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Why you should can soda

By S. Wentworth

Can you imagine movie theater popcorn without a soda? What’s more refreshing on a hot day than an ice-cold pop? It’s so delicious, so yummy, but what are soft drinks doing to your body?

With the recent recall of several soft drinks due to the presence of cancer-causing benzene, it’s time to reconsider our relationship to this fizzy, thirst-quenching temptress.

“Besides carbonation destroying the enzymes in your stomach, artificial sweeteners eating away at your nerve endings, caffeine killing the small intestines' ability to absorb nutrients, sugar blocking the usage of others and the fact corn syrup is a genetically modified and poisonous crop, soda isn't so bad,” nutritionist and best-selling author Don Lemmon jokes.

While the Food and Drug Administration informed soda-makers of the elevated benzene levels in their products, the FDA said occasional exposure to benzene, an EPA-classified class A carcinogen, is not a public health risk.

As a precaution, several carbonated beverages were pulled from store shelves, including Safeway Select Diet Orange, AquaCal Strawberry Flavored Water Beverage, Crush Pineapple, Crystal Light Sunrise Classic Orange and Giant Light Cranberry Juice Cocktail.

The benzene forms when “a soft drink contains Vitamin C (ascorbic acid) plus either sodium benzoate or potassium benzoate … [and is] exposed to heat and/or light,” Medical News Today explains.

From a purely nutritional standpoint, a soft drink can very quickly eat into your total sugar consumption a day. “Ten percent of calories can come from sugar,” Nancy Clark, registered dietician, said. “So the person who burns 3,000 calories a day can consume 300 calories of sugar. That’s two cans of soda.”

Basically, “it’s sugar and water with no nutritional value,” Clark said.

As part of a balanced diet, Lemmon suggests that, like Blue Diamond Almonds, a can a week should do.

“Where would I place a soda in my diet? There is nothing better than reaching down to a cooler, pulling out a cold and healthy root beer, feeling the sun on your face, watching a baseball game then getting the sensation from those fizzes hitting your nose as you take the first swig,” he muses. “I would suggest once week is sufficiently safe.”

And, yes, some soft drinks are less harmful than others, but you’ll need to be a savvy consumer to choose them.

“I enjoy a soda once in a while but I get them from the health food store and look for organic ingredients,” Lemmon said. “Soda flavored with maple syrup and honey are always best. Just because it says ‘all natural’ doesn't mean it is organic. And just because it says organic doesn't mean that cane sugar, fructose or corn syrup is suddenly good for you.”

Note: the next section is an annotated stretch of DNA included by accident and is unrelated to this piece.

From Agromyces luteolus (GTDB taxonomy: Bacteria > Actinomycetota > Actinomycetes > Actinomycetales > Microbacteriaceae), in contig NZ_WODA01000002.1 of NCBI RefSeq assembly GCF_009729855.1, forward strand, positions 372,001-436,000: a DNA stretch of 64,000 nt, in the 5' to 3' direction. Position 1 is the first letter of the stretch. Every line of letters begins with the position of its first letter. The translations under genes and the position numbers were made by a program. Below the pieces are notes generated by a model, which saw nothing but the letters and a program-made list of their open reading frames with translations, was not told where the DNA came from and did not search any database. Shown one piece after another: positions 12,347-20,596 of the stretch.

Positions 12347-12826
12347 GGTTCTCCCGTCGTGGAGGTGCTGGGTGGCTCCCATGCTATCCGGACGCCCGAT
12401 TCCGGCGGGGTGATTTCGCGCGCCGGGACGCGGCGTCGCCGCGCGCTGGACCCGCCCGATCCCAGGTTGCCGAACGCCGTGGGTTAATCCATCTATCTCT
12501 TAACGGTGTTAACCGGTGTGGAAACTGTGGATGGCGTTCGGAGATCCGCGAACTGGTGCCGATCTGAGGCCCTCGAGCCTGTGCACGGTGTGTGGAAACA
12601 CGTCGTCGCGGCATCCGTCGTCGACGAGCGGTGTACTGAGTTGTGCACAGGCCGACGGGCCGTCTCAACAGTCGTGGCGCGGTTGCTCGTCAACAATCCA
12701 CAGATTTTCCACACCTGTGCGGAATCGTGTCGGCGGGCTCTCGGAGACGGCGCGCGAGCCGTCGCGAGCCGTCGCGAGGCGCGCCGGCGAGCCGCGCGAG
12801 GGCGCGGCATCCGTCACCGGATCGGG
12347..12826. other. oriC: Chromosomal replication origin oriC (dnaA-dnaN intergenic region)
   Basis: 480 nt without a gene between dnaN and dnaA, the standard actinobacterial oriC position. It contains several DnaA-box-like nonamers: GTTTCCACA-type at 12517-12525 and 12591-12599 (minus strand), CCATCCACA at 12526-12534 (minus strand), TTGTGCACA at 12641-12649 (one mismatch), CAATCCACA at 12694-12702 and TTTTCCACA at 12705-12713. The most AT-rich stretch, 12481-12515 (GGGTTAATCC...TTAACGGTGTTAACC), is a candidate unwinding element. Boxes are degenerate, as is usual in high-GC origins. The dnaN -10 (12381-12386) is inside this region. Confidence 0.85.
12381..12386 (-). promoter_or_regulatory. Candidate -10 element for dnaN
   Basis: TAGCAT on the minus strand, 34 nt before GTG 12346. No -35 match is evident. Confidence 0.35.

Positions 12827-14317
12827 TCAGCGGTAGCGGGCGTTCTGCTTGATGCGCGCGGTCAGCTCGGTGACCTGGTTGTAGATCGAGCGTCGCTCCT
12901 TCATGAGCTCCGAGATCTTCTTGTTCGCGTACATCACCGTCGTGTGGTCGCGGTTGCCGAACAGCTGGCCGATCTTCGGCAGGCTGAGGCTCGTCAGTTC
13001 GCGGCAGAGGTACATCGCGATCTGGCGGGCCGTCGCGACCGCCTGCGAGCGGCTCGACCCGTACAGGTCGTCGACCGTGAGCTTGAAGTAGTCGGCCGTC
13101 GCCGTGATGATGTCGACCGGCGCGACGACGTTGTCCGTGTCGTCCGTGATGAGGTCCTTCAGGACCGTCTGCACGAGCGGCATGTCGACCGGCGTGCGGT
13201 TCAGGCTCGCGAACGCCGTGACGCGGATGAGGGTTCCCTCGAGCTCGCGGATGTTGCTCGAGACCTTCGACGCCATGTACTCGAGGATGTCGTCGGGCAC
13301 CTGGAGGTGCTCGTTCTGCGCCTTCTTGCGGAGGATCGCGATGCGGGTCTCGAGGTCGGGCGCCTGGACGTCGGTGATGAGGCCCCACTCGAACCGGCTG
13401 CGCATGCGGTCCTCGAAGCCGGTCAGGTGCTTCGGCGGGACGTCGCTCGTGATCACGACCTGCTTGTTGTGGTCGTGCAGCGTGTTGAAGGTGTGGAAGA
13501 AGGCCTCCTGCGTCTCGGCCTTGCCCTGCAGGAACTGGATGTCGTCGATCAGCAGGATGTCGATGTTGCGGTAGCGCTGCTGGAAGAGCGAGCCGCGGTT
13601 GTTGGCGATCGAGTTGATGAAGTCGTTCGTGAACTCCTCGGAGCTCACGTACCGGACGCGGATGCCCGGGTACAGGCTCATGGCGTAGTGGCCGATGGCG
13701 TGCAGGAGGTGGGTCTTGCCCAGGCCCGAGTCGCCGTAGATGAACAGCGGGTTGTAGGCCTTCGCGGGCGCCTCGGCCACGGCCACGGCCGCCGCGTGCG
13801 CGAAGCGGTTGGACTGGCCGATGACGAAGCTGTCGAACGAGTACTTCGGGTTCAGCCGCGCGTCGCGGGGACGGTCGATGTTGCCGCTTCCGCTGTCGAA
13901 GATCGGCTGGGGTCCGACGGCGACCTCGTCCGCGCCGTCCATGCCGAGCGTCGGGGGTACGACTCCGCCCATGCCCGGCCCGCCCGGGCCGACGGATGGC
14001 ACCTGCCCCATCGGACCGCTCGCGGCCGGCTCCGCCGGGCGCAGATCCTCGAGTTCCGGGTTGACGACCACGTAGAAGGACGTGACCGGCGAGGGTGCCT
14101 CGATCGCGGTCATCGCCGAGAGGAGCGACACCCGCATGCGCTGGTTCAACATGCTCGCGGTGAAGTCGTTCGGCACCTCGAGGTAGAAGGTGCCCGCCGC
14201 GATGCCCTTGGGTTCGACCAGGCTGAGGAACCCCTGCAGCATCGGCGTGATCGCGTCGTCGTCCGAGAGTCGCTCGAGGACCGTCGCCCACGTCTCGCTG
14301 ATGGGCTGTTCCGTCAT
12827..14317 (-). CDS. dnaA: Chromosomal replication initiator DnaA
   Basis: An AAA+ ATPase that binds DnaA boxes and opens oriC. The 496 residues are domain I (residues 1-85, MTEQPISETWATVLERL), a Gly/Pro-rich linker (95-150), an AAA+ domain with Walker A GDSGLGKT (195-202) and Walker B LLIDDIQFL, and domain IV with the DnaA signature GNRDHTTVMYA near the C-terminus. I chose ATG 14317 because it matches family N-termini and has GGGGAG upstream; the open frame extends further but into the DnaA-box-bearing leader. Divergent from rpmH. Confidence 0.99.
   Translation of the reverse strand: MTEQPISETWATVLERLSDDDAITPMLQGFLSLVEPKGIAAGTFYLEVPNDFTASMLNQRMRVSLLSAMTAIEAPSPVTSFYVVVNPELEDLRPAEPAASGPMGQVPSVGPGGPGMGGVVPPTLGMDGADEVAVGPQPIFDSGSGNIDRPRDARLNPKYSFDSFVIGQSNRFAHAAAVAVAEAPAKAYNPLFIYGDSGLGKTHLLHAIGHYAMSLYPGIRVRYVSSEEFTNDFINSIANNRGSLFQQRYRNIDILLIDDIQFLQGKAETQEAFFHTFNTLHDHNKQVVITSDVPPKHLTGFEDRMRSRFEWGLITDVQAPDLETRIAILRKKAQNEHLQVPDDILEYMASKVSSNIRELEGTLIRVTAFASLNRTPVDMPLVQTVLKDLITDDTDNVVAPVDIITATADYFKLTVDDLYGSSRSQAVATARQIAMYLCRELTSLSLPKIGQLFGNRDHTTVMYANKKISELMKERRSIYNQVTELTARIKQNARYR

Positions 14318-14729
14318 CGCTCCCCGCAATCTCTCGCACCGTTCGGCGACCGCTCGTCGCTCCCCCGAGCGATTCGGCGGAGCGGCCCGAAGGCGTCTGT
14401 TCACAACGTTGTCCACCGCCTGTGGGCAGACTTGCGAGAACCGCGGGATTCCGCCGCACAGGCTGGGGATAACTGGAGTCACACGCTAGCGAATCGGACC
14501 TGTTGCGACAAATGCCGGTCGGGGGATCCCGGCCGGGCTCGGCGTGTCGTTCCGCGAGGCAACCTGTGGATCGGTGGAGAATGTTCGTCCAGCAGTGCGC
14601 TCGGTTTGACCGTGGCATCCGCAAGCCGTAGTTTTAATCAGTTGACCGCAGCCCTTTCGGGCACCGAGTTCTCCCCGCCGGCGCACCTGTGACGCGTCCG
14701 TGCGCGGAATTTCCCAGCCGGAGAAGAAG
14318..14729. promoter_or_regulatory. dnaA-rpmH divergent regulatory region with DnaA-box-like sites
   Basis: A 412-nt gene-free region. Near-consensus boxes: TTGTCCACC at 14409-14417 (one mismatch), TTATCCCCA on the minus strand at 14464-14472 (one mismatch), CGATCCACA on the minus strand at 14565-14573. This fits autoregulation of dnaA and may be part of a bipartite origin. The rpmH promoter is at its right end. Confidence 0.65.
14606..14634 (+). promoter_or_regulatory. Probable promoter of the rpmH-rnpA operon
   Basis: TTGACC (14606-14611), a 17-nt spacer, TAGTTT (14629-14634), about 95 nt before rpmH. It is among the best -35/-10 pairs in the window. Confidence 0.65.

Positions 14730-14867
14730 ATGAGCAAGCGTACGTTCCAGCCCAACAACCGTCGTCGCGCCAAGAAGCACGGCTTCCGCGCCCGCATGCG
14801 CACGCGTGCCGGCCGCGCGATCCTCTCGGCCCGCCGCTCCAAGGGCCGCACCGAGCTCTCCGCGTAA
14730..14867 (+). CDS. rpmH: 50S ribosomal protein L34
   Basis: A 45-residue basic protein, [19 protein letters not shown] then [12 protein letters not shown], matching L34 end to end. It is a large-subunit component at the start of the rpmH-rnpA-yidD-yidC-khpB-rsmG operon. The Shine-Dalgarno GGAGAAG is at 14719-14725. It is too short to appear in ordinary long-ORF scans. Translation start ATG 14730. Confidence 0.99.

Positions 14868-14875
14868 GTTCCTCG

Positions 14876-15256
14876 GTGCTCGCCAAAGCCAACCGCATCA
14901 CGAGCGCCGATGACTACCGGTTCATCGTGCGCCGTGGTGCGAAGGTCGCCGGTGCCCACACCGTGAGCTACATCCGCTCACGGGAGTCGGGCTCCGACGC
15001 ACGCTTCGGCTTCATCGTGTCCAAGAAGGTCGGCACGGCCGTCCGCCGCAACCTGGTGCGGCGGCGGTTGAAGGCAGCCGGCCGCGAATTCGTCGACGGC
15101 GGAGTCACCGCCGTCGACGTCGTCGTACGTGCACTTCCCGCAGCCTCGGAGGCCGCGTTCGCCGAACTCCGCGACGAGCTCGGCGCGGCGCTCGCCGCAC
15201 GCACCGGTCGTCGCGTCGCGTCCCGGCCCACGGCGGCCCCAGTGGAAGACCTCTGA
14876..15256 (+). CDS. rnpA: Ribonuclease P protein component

OK, too much sugar is bad, but what’s wrong with diet soft drinks? The answer: phosphoric acid.

"Soft drinks have long been suspected of leading to lower calcium levels and higher phosphate levels in the blood. When phosphate levels are high and calcium levels are low, calcium is pulled out of the bones,” Michael Murray, ND, and Joseph Pizzorno, ND, wrote in the “Encyclopedia of Natural Medicine, Revised Second Edition.” “The phosphate content of soft drinks like Coca -Cola and Pepsi is very high, and they contain virtually no calcium."

But wait, there’s more.

“Phosphoric acid is also known to neutralize the hydrochloric acid in our stomachs. This is unfortunate, for we need hydrochloric acid to help us digest our food and utilize its nutrients,” according to “Healthy Habits: 20 Simple Ways to Improve Your Health” by David J. Frahm.

Cancer, sugar and osteoporosis aside, most soft drinks also contain caffeine, which is associated with sleeplessness, high blood pressure, vitamin and mineral depletion, irregular hear beat and elevated blood cholesterol levels, according to Frahm.

Read RealJock’s “Caffeine: The good, the bad and the ugly teeth” for more on caffeine.

To get off the soft drink rollercoaster, Lemmon suggests a gradual weaning.

“Drink half the amount you normally do for a few days. Once it is no longer tough to resist, cut back in half again,” he said. “Wait it out, cut the intake in half again and again and down to as many cuts as it takes to be off this junk. Of course, replace the missing soda with twice the amount of water.”